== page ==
Soloing When The Band Drops Out
Q: I’ve been reading through your No Treble columns and had a question pop into my head. I’ve been asked to play more solos recently at a lot of different gigs from jazz to R&B. I find that half (or more) of the time, when it comes to the bass solo, everyone stops playing except for the drummer. How do you deal with gigs where the piano player or guitar player completely drop out during your solo?
A: You are not alone! It is a bit of a running joke among bass players and a serious pet peeve for many. I’ve always assumed that the habit was one carried over from the days of unamplified upright players, where the band really had to lay out or drop down to almost nothing for the bassist to do his thing. It also likely has to do with the frequency of the instrument. Lower frequencies just don’t cut like higher frequencies do (of course, depending on your tone and the range of your instrument, this may not be a factor).
Regardless, the fact remains that most of the band takes a short vacation when it’s the bassist’s time to take a solo. This drives me nuts for one reason: the lack of harmonic support! Without the chords or some kind of bass line happening, my lines don’t have anything to operate against and play off of. The ?11 sounds cool, in part, because of the way it plays off of the chord tones. The half-step tension between the ?11 and the 5th, the tri-tone rub against the root. Without any foundation, now my ?11 just sounds like another note. Our lines are forced to function as a melody in and of themselves without any context.
So, my first suggestion is typically to let it be known that I’d prefer to have something to play against.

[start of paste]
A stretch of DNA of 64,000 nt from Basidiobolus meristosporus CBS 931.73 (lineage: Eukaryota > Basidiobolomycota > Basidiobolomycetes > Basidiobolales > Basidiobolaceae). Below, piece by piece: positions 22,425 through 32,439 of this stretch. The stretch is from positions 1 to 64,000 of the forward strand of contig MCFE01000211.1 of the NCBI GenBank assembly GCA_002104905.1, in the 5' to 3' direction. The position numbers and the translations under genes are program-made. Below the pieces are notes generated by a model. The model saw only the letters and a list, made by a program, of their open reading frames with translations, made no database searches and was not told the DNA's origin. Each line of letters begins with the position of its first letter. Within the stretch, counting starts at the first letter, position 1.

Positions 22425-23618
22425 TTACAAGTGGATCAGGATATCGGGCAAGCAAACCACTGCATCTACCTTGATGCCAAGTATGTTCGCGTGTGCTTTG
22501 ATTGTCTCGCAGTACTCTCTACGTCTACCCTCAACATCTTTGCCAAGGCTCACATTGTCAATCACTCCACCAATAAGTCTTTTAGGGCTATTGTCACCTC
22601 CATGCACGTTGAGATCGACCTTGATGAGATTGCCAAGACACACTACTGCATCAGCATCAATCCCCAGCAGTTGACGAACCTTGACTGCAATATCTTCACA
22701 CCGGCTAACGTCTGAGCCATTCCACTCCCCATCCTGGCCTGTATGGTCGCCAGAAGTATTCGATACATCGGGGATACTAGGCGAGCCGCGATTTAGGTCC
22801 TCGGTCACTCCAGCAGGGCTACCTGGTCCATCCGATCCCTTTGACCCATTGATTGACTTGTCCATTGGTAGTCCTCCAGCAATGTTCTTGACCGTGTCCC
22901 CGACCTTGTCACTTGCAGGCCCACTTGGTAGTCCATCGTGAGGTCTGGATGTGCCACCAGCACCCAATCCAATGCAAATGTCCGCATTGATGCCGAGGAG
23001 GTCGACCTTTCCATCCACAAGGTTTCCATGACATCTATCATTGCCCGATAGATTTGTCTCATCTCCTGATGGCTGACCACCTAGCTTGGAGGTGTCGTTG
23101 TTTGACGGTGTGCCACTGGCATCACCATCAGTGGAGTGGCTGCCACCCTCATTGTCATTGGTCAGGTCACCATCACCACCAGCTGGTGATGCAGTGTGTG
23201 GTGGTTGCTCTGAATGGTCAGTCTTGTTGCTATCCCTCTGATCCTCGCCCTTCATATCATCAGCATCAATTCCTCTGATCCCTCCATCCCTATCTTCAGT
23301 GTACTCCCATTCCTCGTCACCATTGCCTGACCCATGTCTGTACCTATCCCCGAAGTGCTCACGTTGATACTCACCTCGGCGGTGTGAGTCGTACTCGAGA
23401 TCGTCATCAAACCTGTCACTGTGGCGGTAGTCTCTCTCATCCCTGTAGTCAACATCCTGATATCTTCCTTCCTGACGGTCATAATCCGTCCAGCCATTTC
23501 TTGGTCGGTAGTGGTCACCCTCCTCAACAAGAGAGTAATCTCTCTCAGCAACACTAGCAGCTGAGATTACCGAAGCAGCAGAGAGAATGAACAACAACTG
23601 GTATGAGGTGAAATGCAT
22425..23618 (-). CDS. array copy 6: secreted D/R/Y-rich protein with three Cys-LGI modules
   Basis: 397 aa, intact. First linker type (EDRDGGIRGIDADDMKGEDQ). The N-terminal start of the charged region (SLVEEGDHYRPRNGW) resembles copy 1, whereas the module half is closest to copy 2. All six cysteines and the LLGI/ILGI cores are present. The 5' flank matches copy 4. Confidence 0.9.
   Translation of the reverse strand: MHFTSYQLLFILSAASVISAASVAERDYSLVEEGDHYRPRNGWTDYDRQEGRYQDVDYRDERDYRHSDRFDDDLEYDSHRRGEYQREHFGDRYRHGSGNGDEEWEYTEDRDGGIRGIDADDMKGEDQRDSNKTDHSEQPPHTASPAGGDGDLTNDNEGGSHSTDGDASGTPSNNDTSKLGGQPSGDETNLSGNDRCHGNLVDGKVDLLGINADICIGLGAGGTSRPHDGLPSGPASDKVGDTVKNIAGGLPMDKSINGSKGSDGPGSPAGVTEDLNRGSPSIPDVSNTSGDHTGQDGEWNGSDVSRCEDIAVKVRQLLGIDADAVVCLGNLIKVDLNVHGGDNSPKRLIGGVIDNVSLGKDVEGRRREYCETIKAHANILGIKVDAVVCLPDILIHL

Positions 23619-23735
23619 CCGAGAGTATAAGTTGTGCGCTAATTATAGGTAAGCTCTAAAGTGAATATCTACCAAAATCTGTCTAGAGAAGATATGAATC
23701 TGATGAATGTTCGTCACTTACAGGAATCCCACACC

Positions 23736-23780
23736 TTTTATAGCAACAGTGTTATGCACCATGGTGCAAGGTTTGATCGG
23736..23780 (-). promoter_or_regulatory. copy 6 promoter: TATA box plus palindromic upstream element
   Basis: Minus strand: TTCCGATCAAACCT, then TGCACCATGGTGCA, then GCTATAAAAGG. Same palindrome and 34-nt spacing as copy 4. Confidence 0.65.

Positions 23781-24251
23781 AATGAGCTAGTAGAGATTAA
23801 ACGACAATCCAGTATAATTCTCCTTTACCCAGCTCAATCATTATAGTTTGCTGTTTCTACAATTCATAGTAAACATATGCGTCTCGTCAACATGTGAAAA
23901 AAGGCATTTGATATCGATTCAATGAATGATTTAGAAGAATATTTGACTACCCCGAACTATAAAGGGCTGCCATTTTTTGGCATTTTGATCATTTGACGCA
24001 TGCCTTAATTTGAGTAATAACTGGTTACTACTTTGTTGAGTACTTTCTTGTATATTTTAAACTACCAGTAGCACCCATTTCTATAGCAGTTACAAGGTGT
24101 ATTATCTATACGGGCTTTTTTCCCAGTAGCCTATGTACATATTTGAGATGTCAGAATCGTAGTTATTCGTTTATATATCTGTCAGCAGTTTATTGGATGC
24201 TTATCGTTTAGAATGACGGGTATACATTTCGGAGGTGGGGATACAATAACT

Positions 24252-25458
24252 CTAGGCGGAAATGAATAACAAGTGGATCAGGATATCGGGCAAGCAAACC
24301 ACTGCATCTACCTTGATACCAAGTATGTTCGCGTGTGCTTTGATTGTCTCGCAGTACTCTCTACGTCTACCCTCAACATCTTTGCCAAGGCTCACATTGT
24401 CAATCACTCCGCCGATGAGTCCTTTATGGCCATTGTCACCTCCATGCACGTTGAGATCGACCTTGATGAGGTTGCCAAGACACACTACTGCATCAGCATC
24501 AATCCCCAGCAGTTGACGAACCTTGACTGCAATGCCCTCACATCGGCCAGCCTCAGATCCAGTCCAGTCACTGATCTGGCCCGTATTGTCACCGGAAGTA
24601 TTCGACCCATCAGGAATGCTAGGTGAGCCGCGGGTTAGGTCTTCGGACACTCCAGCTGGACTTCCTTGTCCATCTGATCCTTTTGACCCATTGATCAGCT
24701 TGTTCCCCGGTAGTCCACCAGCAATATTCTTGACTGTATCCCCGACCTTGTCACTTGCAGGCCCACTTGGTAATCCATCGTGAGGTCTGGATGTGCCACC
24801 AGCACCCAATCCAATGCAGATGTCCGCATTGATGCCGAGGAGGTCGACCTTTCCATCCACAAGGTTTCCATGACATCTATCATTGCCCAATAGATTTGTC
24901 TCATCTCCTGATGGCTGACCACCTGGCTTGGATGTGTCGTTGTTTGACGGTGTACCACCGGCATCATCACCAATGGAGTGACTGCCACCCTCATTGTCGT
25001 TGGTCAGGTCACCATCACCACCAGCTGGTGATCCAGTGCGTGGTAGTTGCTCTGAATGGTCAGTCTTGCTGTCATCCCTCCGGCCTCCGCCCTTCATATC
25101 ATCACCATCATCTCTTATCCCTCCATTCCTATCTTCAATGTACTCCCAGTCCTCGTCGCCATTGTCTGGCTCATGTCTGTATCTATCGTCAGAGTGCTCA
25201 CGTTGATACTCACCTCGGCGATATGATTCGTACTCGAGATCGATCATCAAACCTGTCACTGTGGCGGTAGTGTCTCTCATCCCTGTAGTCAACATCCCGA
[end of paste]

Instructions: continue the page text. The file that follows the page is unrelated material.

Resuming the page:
1. Make your preferences known.
Whether the pianist can lay down some chords, maybe the guitarist can give me an ostinato of some kind to work against… something. Just tell everybody that you want something to work against and to not be shy. Give me the support that I’ve been giving you all night, essentially. Your solo will sound better, and you’ll likely play better, and the band, as a whole, will benefit.
In groove-based music, like R&B or funk, the hardest thing for me about bass solos is that there’s no bass player! The bass carries much of the underlying meat of the tune with the drummer, and I always feel my inspiration for anything deflate as soon as I stop playing bass. I feel like there no longer anything to play against. So, for groove music (R&B, funk, blues, pop), if everybody drops out? I make it a groove solo.
2a. Change it up.
I’ll take my already existing groove and change it up enough to stand out, adding rhythmic information as I feel it, and I’ll try to lock into some kind of cool 1 or 2 bar pattern that I can operate from. Working from that, I might use that as a home base and launching pad for some melody or licks but coming back to that groove (i.e.: groove for 2 bars with your upgraded groove and launch off for some high wire solo stuff for 2 bars and then come back to the groove for a while. Rinse and repeat as necessary).
2b. Start simple and work your way up.